Lenten Sacrifice – Easter Thanksgiving (New Life)

You might have noticed that something was missing in the life of the church during Lent this year (and I don’t mean some of the chairs).  It has become common practice in many churches in recent years to have a special Lenten appeal for a charitable cause or project.  Such appeals are a natural development of the idea of giving up something for Lent to giving up something so that others can gain something.  In recent years we have supported:

 

  • Christian Aid’s ‘Count your Blessings’ plan, daily bite-size reflections to inspire us to give, act and pray to bring justice to our world and change the lives of people living in poverty across the globe.
  • Water Aid’s ‘Jars of Change’ appeal, turning loose change into clean water.
  • Practical Action’s ‘Human Waste’ campaign, tackling problems faced by toilet-pit cleaners in Bangladesh.
  • And some have followed the ‘40Acts’ programme, encouraging people to give back, do good and live generously.

 

This year, as there were several other things happening in the church, we did not have any organised Lenten appeal.  However, that does not mean we don’t want to have a special appeal this year.  The question is when?  Having an appeal during Lent introduces a sense of sacrifice in our donation, but in some ways thanksgiving is a better reason for giving that sacrifice.  The Sundays following Easter are a time of celebration and thanksgiving, so it occurred to me that this is as good a time as Lent to have a special appeal.  So, subject to the agreement of the Members’ Meeting on 3rd April we will launch a special appeal to raise money for a marula fruit nut cracker.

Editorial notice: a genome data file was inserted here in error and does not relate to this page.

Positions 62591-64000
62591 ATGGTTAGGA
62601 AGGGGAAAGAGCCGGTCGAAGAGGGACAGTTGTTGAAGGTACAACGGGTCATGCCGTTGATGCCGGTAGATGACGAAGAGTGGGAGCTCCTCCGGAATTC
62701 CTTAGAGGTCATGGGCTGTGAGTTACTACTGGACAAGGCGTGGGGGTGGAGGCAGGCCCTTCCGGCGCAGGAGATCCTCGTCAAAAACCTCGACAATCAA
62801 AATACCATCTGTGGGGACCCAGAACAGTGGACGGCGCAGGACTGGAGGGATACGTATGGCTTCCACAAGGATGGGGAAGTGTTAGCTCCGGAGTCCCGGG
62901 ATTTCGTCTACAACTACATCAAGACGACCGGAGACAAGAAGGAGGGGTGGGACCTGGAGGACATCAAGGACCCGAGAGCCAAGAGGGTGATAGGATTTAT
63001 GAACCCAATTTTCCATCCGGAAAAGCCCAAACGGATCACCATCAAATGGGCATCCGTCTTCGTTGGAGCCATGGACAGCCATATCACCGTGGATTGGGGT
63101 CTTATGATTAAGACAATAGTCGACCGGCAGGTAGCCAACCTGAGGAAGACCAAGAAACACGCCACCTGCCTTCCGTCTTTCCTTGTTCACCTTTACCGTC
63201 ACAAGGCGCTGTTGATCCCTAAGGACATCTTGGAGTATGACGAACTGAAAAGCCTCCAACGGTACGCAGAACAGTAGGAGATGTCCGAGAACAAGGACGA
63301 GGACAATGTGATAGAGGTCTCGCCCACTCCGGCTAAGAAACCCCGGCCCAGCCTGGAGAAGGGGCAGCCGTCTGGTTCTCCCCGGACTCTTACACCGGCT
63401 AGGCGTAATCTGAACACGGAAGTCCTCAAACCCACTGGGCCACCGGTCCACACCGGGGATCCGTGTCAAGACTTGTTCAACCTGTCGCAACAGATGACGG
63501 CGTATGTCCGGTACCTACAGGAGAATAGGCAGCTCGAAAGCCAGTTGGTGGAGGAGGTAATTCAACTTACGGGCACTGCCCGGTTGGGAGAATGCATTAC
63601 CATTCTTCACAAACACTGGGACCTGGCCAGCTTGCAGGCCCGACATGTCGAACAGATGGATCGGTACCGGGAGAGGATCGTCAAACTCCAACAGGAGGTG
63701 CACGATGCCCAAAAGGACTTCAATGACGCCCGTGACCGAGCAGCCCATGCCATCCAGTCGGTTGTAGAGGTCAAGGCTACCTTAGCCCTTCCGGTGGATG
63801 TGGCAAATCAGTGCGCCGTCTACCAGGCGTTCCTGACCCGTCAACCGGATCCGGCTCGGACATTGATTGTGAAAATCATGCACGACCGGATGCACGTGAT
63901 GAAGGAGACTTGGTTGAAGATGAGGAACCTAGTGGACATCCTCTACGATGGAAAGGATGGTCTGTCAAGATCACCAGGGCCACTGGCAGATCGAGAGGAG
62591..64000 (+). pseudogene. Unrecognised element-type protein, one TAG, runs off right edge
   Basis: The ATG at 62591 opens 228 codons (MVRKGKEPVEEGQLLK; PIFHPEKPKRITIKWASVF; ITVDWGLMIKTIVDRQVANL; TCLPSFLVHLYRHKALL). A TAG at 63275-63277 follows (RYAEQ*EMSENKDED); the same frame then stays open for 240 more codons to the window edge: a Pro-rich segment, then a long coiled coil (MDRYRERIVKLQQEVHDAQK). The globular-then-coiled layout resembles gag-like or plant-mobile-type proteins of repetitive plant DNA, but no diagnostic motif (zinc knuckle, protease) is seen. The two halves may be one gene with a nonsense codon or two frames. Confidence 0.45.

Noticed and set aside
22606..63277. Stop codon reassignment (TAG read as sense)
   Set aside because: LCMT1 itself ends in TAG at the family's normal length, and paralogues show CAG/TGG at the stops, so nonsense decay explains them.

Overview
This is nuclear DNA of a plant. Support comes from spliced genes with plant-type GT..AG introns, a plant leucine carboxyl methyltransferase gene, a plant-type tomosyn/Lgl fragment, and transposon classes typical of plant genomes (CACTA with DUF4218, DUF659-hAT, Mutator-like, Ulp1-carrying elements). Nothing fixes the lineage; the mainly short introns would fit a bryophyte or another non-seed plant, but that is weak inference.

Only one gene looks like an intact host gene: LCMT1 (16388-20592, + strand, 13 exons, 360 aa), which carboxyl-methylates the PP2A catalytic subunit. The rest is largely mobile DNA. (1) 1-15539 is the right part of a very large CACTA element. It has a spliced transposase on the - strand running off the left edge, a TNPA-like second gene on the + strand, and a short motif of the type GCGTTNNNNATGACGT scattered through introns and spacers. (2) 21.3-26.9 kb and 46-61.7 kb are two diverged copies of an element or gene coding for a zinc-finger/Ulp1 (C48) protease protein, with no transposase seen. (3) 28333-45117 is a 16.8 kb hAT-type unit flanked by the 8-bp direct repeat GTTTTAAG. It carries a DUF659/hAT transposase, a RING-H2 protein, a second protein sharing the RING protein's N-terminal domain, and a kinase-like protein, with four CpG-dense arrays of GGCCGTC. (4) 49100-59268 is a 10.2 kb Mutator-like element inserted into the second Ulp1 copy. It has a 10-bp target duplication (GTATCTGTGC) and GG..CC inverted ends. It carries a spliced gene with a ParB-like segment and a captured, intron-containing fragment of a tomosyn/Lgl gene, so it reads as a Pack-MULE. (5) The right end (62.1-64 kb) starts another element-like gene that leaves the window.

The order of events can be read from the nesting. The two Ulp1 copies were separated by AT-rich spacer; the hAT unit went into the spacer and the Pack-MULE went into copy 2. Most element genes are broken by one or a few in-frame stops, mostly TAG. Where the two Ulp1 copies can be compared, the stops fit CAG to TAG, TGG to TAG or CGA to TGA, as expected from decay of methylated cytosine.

The marula tree is able to survive in drought-affected areas and its fruit can be used to make cosmetics and beer as well as being a source of food, oil and vitamin C.  However, the nut containing the fruit is hard to crack.  Traditionally this has been done by hand, but this is slow and leads to accidents.  Engineers at Practical Action have designed a machine to crack the nuts safely and at greater speed.  The machine can transform the lives of women in rural Zimbabwe.

 

The nut-cracker can lead to people having a new life, which, incidentally, is the theme for the Sundays between Easter and Pentecost this year.

 

You can find out more about the ‘Nut Cracker’ project in Zimbabwe n the Practical Action website http://practicalaction.org/support/thaba

Nick Skelding

This article was first published in the April 2016 issue of Look-In, our monthly church magazine.  To download the full issue, please click here: Look-In Apr-16

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